Stem cell comments draw ire

Health Minister Tony Abbott, a strong opponent of so-called therapeutic cloning, yesterday accused scientists of peddling false hope to sufferers of chronic diseases without offering convincing evidence.


They were some of Mr Abbott’s strongest comments on the issue as MPs head towards a conscience vote on overturning the four-year-old ban on therapeutic cloning – the creation of embryos to produce stem cells.

West Australian Liberal MP Mal Washer, a former GP, said Mr Abbott had done himself a disservice.

“There’s a lot of inaccuracies, misinformation and the usual hysteria you get generated against something that’s pretty simple,” Dr Washer told ABC radio.

“I think if you don’t have a reasonable argument, you tend to run to the irrational and hysteria and the scare tactics.”

Mr Washer also described Mr Abbott’s warning of the creation of possible human-animal hybrids as “sensationalist”.

Meanwhile Professor Ian Frazer, who was named 2006 Australian of the Year for developing a vaccine for cervical cancer, said while he advocated an overturning of the ban, the health minister was entitled to his opinion.

Professor Frazer told Southern Cross Broadcasting: “I think that one of the problems with scientists is that you spend a lot of time basically peddling hope because once you know the thing works you don’t bother to go out there to try and promote it any more, you get out there and use it,” he said.

“While we’re still trying to find out what stem cells can be used for then clearly we have to go out there and talk about the potential of the research work, otherwise we won’t get any funding.”

Abbott entitled to view: Howard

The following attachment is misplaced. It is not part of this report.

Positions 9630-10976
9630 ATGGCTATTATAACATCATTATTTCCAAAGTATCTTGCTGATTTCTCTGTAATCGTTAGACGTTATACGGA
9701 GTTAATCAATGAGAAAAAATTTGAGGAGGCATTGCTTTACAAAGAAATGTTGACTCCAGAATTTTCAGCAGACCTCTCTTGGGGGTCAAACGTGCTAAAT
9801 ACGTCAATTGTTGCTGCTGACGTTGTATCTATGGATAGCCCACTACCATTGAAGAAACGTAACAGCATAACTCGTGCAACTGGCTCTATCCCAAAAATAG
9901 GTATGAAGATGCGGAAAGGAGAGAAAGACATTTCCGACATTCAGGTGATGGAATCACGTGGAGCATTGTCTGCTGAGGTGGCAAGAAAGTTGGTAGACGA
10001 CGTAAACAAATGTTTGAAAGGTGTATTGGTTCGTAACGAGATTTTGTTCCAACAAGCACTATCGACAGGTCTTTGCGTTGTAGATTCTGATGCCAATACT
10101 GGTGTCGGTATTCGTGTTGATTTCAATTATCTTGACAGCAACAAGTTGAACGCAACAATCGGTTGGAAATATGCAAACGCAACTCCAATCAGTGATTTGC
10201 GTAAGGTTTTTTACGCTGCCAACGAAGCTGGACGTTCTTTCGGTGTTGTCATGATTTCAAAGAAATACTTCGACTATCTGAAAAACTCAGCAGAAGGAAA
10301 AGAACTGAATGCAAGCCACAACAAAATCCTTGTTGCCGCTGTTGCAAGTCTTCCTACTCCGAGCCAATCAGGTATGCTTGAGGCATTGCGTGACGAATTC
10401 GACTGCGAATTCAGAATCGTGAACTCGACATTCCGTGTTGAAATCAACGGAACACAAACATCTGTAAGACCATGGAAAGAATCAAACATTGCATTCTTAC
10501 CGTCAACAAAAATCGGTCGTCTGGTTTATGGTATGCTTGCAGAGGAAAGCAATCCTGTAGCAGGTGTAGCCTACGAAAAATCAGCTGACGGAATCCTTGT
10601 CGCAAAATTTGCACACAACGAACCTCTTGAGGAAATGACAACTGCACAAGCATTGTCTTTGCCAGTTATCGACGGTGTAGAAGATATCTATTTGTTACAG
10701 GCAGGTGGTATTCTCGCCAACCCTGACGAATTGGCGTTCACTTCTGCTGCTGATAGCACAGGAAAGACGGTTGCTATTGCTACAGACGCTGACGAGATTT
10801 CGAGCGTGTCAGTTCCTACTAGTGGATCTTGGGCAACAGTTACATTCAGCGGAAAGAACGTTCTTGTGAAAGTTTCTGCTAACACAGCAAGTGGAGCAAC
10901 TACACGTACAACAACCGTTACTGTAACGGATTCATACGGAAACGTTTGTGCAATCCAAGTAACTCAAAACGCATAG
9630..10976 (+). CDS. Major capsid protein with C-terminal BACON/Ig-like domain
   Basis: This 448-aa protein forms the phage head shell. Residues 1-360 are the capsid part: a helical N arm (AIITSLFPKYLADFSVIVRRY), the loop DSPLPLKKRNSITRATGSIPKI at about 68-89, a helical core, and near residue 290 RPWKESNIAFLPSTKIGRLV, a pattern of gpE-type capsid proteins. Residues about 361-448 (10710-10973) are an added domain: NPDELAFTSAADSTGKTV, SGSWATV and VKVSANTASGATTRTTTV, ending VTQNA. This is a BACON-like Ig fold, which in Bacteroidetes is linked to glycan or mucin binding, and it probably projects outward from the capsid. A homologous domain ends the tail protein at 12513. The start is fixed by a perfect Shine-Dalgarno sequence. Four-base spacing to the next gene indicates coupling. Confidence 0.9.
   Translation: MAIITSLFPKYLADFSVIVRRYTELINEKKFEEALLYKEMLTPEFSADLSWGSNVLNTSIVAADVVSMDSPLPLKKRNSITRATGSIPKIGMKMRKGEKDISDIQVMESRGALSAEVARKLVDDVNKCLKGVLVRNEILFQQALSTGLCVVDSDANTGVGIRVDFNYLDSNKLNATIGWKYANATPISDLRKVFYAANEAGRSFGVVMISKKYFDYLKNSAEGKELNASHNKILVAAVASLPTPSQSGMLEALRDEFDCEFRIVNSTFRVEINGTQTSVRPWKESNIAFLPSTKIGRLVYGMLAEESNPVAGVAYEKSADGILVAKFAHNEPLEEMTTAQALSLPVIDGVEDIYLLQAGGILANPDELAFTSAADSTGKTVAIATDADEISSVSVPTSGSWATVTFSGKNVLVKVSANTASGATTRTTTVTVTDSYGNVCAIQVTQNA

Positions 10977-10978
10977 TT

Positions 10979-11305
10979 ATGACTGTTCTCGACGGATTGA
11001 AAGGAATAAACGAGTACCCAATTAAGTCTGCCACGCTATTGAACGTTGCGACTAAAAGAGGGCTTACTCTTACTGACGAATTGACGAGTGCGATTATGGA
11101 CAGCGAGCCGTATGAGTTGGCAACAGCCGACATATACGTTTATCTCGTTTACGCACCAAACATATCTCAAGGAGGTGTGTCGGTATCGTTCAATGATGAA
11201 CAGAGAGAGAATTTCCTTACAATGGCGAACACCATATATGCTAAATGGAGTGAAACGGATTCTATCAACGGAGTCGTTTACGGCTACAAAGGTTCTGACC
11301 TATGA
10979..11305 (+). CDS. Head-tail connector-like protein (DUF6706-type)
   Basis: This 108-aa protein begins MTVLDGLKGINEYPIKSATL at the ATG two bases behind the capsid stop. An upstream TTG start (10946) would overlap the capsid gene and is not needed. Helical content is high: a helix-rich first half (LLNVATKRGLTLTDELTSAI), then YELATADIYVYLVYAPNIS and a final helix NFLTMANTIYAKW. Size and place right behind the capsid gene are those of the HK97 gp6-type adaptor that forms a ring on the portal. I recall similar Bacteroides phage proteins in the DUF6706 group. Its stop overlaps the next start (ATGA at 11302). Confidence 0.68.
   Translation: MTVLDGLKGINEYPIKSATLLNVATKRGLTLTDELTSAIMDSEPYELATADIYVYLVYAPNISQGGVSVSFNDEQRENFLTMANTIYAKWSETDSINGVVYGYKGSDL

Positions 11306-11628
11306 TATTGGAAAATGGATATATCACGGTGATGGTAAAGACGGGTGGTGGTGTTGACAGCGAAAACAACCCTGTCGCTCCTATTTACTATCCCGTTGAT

Prime Minister John Howard has refused to condemn Mr Abbott’s comments, insisting he had the right to express his views, telling ABC radio: “It is right to have a free vote and Tony Abbott should not be restricted in what he says just because he’s the health minister”.

“What happens in these debates is that you do tend to look at them through the prism of your own prejudices and you do tend to see a strong expression of the opposite view as being ill-tempered and that moderate views are those that accord with your own,” he said.

“That’s the nature of these debates, but I’m quite sure the Liberal Party, in it’s normal, mature fashion, will have an open debate on this and there’ll be a range of views, they’ll be put passionately.”

Accusations of facts being distorted would happen on both sides of the argument, Mr Howard said.

Mr Howard said he had yet to make up his mind on the issue and acknowledged concerns about Mr Abbott’s views.

Cabinet rejected an expert committee’s recommendation to overturn the ban on therapeutic cloning in June, but Mr Howard bowed to backbench pressure and promised his MPs a conscience vote a week ago.

Two senators are preparing private members’ bills that aim to end the ban on therapeutic cloning – Democrat Natasha Stott Despoja and Liberal Kay Patterson, a former health minister.